North America’s fastest-growing technology conference wrapped up its first iteration in Toronto on May 23 following a four-day showcase of Canadian and international innovation.
The event, previously held in New Orleans and Las Vegas, took over the Enercare Centre in downtown Toronto from Monday through Thursday, and featured a wide range of speakers, from actors Joseph Gordon-Levitt and Seth Rogen to the founders of Hootsuite, Shopify, Twitter and many more. The keynote stage also played host to the leaders of all three levels of government.
“Toronto has firmly arrived on the world’s tech scene,” conference founder Paddy Cosgrave said during Monday night’s opening event. Mr. Cosgrave explained that Canada’s humility had previously kept the city’s size and influence in the technology industry under the radar. “It had never dawned on me just how big Toronto actually was,” he said.
The big city played host to a big conference, featuring five main stages (and about a dozen smaller stages), 700 speakers, 1,100 startups and more than 25,000 attendees. With no possible way to see, do, and experience it all, here are a few of the biggest takeaways from the event.
The tech industry needs to stop breaking things
Not long ago, conferences like Collision prominently featured tech evangelists patting themselves on the back for their world-saving innovations. In recent years, however, the technology industry has lost some of its lustre, and the old industry mantra of “move fast and break things” has been met with more caution, and a new sense of responsibility.
From hacks and privacy breaches to environmental responsibility and employee burnout, Collision made no attempt to hide the growing concerns that surround the sector. Instead, they were openly discussed in conversation both on stage and off.
Other talks touched on employee burnout and mental health, corporate social responsibility, and the digital war against the anti-vaccine movement, among others. In fact, one of the conference’s main stages, Planet: Tech, was entirely dedicated to discussing ways the tech industry can return to its previous position as a beacon of progress and hope, and included speakers from the Plastic Pollution Coalition, Oceana and the Leonardo DiCaprio Foundation.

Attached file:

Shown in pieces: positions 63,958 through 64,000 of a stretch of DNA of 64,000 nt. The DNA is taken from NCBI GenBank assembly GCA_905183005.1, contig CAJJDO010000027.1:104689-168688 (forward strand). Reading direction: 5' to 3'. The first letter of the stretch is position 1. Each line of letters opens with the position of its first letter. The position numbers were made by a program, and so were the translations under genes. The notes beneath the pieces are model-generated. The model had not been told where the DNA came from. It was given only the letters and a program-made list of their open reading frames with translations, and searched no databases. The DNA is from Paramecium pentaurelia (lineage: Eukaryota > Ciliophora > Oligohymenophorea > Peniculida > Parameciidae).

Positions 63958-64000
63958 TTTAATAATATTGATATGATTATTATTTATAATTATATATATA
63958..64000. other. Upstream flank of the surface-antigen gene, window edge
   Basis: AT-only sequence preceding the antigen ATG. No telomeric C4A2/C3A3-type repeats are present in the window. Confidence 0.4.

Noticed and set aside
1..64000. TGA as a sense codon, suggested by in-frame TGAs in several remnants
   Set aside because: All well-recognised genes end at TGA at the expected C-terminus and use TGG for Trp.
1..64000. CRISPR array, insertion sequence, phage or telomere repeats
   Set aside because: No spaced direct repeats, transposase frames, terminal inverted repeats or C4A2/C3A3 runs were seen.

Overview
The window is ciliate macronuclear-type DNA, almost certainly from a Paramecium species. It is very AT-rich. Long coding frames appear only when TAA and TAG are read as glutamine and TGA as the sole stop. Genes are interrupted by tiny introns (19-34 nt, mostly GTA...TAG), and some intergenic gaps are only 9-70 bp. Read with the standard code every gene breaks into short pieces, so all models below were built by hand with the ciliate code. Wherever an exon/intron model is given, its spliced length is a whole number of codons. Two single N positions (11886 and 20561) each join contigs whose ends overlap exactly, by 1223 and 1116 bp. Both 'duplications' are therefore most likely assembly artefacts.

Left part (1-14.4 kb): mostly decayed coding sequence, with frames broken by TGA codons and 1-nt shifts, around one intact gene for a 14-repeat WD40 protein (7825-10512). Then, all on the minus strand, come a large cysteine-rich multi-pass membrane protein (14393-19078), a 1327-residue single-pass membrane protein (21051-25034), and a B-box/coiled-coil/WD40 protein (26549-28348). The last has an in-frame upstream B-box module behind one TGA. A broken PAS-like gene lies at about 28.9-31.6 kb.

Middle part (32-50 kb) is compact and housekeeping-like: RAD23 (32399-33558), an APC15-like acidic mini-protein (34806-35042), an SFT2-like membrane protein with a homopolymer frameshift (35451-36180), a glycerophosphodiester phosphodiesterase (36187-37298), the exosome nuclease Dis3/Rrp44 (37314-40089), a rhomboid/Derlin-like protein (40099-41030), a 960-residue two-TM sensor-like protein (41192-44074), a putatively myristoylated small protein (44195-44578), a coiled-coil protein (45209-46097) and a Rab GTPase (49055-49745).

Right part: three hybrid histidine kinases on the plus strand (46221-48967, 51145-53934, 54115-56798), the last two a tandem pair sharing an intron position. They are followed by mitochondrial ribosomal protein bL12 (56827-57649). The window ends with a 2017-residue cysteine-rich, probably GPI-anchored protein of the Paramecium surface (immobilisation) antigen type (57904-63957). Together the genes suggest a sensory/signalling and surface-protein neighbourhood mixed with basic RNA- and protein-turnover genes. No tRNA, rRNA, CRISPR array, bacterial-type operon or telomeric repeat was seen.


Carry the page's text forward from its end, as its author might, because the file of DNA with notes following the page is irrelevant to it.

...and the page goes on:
Pro tip: The tech industry used to be seen as a solution to many of the world’s biggest problems, but it’s increasingly being viewed as the cause. As a result, startups and industry giants are expected have a social mission or higher purpose baked into their business plan.
Diversity and inclusion take centre stage
When Prime Minister Justin Trudeau was asked to provide his “elevator pitch for Canada” on opening night, he began by citing the country’s diversity and inclusivity as its main competitive advantage.
“We’re at a time where big countries around the world are closing themselves off more to immigration, at a time when Canada is realizing we need to stay open and draw in the best and the brightest from around the world,” he said. “It’s not just a moral, right thing to do; it’s the smart thing to do. Diversity and resilience go together.”
That mantra was carried through the event, which featured attendees from more than 125 countries worldwide, nearly half of whom were female. Furthermore, one-third of all speakers and almost as many investors at Collision were women, according to conference organizers.
Pro tip: Diversity and inclusion has evolved from an afterthought or social responsibility initiative to an indicator of success and a strong competitive advantage.
A conference for startups and giants
Billed as a conference for disruptors, the event nonetheless included speakers, exhibitors and sponsors from many of the worldʼs biggest tech companies, who spent much of their energy communicating how theyʼre following the startup playbook of innovation, or partnering with other, more nimble players in their industry.
Pitch competitions and showcases tailored to the startup community were complemented by heavily attended keynote addresses from executives representing major companies such as Samsung, Sony, GE and Microsoft.
Similarly, the densely packed startup exhibitor space on the conference floor provided attendees a considerably different experience than the large interactive displays offered by household names that included Royal Bank of Canada, Siemens, Interac, Cisco, Amazon Web Services and others.
As Mayor John Tory argued in his opening night address, Toronto’s tech industry isn’t just booming because of the strength of its homegrown startups, but as a result of access to enthusiastic partners from well-established adjacent industries, such as finance and health care.
Pro tip: You don’t need to be a startup to be a disruptor, nor a Collision speaker or exhibitor. While the event strives to celebrate the startup community, it also welcomes big industry players that are focused on innovation.